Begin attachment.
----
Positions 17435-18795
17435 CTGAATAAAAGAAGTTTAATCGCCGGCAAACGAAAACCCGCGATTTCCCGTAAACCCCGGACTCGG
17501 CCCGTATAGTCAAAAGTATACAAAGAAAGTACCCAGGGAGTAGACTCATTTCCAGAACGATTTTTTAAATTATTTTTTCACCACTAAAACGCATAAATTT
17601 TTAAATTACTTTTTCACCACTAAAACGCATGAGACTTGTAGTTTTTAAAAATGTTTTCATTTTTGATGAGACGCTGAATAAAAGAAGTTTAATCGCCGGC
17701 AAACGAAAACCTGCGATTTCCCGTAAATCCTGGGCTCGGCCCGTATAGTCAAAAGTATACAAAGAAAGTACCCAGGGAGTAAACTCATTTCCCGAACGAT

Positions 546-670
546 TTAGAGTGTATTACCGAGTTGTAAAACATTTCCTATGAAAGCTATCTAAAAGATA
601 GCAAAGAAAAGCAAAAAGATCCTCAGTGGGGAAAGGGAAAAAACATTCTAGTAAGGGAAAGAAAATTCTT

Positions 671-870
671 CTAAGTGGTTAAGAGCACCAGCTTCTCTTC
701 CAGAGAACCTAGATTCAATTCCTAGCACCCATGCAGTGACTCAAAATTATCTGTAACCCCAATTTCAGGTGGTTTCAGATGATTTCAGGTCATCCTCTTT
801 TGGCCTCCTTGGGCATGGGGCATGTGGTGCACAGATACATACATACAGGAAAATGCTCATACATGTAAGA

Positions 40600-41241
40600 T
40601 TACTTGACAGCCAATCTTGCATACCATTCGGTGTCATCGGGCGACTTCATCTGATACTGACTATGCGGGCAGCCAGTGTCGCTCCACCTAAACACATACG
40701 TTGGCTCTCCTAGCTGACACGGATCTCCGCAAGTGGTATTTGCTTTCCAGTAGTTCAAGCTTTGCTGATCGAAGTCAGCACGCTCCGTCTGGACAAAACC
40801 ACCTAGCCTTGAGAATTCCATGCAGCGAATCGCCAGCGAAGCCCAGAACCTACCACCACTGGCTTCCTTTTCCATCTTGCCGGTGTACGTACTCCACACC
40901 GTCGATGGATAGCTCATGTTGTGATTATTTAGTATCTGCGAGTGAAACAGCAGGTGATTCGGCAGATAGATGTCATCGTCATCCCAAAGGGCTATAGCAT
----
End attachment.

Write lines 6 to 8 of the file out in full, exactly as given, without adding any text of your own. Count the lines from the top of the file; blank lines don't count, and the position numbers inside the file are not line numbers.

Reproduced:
Positions 546-670
546 TTAGAGTGTATTACCGAGTTGTAAAACATTTCCTATGAAAGCTATCTAAAAGATA
601 GCAAAGAAAAGCAAAAAGATCCTCAGTGGGGAAAGGGAAAAAACATTCTAGTAAGGGAAAGAAAATTCTT